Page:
What a Hunk by Amy Kingsford | Supplies:

Use zig-zag stitching to repeat the chevron shape

On “Cowtown Birthday,”  Emily Pitts‘ has combined chevron papers, ric-rac, and zig-zag stitching to repeat the pattern throughout her page.  This not ties all of the other fun patterned papers together on this beautifully pieced two-pager, but it also establishes a nice rhythm within the design.

Cowtown by Emily Pitts (Masterful Scrapbook Design Smorgasbord Issue) | Supplies: Mind the Gap, Flat, and Pint kits by Studio Calico; Zing embossing powder by American Crafts; Ink by Versamark

Create a visual triangle of chevron accents

On “Foodies,” Vee Jennings used three separate pops of the same metallic-embossed chevron stamp to create a triangle of eye-catching spots to guide the viewer’s eye through all of her yummy photos and journaling.

Foodie(s) by Vee Jennings | Supplies: Mind the Gap kit by Studio Calico

Foodies by Vee Jennings

Use chevrons as arrows

On “Where the Heart Is,” I used individual chevrons flipped sideways as arrows that direct the eye outside of my inner canvas to my title and journaling –giving viewers a chance to take in my title and the story behind my page. 

Where the Heart Is by Amy Kingsford | Supplies: Simple Scrapper Premium Collection April 2011 Template No. 1, Photobooth and Oh Joy by Paislee Press, Neutral Lines by Kitty Designs, Scissor-Cut Hearts, Stitched Fall Mix No. 2 and Stitched White. Borders by Anna Aspnes, Airtime and Billet Doux by One Little Bird Designs Fonts: Complete in Him and My Type of Font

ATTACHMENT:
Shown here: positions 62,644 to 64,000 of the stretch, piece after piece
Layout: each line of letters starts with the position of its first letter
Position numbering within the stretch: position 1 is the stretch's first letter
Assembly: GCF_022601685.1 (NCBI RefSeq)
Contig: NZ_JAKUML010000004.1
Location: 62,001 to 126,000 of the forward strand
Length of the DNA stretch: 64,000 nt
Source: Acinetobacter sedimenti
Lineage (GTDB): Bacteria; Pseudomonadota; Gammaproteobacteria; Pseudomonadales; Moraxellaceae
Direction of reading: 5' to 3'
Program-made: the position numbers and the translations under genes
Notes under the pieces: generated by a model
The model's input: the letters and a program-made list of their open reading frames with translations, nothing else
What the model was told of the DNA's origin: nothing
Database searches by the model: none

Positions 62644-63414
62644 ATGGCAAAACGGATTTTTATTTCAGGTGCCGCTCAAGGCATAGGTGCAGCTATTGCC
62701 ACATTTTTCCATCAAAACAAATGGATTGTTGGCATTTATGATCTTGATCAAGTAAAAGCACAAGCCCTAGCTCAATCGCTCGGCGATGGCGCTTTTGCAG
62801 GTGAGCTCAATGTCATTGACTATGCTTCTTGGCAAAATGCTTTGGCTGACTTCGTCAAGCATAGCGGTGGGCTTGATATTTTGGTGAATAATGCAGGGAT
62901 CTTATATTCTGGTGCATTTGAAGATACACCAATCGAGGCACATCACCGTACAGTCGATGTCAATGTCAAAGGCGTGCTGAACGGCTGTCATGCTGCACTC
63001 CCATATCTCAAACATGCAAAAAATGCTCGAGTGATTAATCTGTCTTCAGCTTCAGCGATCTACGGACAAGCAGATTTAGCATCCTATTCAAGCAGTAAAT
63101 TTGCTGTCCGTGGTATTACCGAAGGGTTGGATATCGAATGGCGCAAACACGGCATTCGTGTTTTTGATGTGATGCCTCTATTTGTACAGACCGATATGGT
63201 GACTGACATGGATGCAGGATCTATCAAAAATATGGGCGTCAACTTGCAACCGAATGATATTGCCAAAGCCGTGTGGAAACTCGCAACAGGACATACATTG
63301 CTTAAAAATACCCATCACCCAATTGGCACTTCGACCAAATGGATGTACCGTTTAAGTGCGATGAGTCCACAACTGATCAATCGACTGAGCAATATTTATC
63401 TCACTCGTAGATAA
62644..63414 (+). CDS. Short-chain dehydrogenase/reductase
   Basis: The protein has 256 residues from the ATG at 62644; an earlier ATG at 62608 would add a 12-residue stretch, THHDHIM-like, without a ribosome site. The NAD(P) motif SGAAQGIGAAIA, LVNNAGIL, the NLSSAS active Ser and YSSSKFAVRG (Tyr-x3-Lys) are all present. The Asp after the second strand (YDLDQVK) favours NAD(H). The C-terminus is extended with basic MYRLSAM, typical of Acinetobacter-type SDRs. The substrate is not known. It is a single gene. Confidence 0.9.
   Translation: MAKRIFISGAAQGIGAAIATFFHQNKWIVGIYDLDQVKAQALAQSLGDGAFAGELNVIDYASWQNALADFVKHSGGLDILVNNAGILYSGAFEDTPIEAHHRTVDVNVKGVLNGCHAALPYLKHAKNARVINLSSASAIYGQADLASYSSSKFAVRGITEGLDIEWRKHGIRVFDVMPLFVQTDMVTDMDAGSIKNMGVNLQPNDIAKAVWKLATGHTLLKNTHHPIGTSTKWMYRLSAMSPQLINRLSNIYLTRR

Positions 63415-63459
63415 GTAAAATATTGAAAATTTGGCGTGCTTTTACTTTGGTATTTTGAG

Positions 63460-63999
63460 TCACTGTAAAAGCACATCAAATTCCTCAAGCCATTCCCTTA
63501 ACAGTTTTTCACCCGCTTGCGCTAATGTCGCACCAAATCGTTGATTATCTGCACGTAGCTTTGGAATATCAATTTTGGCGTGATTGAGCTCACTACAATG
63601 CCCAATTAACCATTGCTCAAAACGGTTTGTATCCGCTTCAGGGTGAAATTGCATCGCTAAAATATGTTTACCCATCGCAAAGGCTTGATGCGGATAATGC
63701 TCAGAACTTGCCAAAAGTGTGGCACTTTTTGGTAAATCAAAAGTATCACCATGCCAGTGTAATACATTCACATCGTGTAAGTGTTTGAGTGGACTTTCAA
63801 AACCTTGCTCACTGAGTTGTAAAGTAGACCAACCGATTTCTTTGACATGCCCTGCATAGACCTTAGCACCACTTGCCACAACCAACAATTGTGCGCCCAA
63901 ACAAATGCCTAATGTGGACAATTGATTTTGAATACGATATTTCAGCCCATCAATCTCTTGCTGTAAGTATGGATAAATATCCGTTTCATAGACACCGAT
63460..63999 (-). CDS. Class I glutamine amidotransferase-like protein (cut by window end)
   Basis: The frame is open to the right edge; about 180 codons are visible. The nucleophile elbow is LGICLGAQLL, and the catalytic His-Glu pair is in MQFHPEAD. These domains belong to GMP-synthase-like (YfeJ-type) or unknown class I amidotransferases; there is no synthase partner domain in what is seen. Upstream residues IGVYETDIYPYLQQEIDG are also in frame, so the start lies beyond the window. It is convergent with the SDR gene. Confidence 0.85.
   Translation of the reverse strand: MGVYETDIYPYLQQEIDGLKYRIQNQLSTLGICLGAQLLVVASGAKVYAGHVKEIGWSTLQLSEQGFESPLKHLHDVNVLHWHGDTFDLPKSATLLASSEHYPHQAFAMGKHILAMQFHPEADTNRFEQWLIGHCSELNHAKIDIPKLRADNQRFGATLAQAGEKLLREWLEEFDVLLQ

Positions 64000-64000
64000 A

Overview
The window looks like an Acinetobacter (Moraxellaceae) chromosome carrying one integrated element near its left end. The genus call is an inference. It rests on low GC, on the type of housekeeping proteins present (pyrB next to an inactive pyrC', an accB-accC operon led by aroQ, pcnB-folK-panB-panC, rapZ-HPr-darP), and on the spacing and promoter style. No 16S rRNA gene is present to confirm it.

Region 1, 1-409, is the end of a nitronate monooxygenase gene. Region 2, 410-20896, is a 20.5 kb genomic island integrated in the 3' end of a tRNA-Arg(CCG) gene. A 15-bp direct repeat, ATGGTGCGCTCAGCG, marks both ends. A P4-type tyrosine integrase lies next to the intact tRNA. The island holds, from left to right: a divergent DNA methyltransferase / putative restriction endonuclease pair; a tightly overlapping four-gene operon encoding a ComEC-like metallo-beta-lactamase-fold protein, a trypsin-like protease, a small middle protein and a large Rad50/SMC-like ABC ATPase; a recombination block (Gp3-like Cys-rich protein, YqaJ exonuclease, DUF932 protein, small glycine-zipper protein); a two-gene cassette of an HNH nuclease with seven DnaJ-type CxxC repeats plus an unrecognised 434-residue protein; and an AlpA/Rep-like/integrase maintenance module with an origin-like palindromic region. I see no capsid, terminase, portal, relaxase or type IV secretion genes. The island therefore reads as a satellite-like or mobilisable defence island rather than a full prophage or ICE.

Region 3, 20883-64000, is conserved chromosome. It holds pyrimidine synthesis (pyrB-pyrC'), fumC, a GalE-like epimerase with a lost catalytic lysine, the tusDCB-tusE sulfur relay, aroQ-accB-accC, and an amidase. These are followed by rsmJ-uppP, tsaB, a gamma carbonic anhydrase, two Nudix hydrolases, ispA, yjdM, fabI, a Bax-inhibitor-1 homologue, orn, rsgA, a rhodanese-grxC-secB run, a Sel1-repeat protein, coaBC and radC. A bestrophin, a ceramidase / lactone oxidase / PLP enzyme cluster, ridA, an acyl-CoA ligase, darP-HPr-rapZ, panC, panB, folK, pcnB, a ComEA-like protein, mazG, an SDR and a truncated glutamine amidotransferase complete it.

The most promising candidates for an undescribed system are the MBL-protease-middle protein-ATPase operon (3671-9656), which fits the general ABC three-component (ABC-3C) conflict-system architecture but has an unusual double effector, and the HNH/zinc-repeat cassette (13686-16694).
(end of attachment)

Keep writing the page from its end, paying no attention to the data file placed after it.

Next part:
Use a chevron design to draw attention and ground

On “I Love You Too Buddy,” Emily Pitts used an embossed chevron stamp to draw focus to her title.  The stamp’s placement grounds her over-sized title while, at the same time, emphasizing it.

I Love You Too Buddy by Emily Pitts | Supplies: Boardwalk, Boogie Board by Studio Calico, circle foam tabs and pewter metallic zing by American Crafts

Fill a wide chevron shape with patterned papers

Celeste Smith cleverly used the chevron band across “Today,” as an opportunity for mixing several charming patterns.  The scalloped edges on her photo and the zig-zag border add repetitons of the pattern throughout the page for a cohesive look.

Today by Celeste Smith | Supplies: Kit: Autumnal Collection by Erica Coombs at Design House Digital, Word Art: Word aRt Today Element by Robyn Meierotto at Design House Digital; Font: Another Typewriter

Fill blocked compartments with chevron print paper

While a bold chevron print can overpower in larger doses, a small block of it makes a great accent.

On “Making Spirits Bright” Debbie Hodge filled one of the compartments in her blocked design with vivid chevron print.  The chevron shape is repeated in the zigzag-edged medallion and even in the intersections of the diagonals on the plaid print paper.

Making Spirits Bright by Debbie Hodge | Supplies: Dashing Papers, Dashing Trimmin’s by Allyson Pennington; Pine Letter Box Collage, Christmas Village, Words and Pictures Christmas Paper Pack, Krafty Canvas No 1 by Katie Pertiet; Christmas Cheer by Lynn Grieveson; Kitschy Christmas by Sahlin Studio and Jen Barrette; Ornamental by CD Muckosky

These are just a few of the fun ways that you can start using chevrons in your layouts!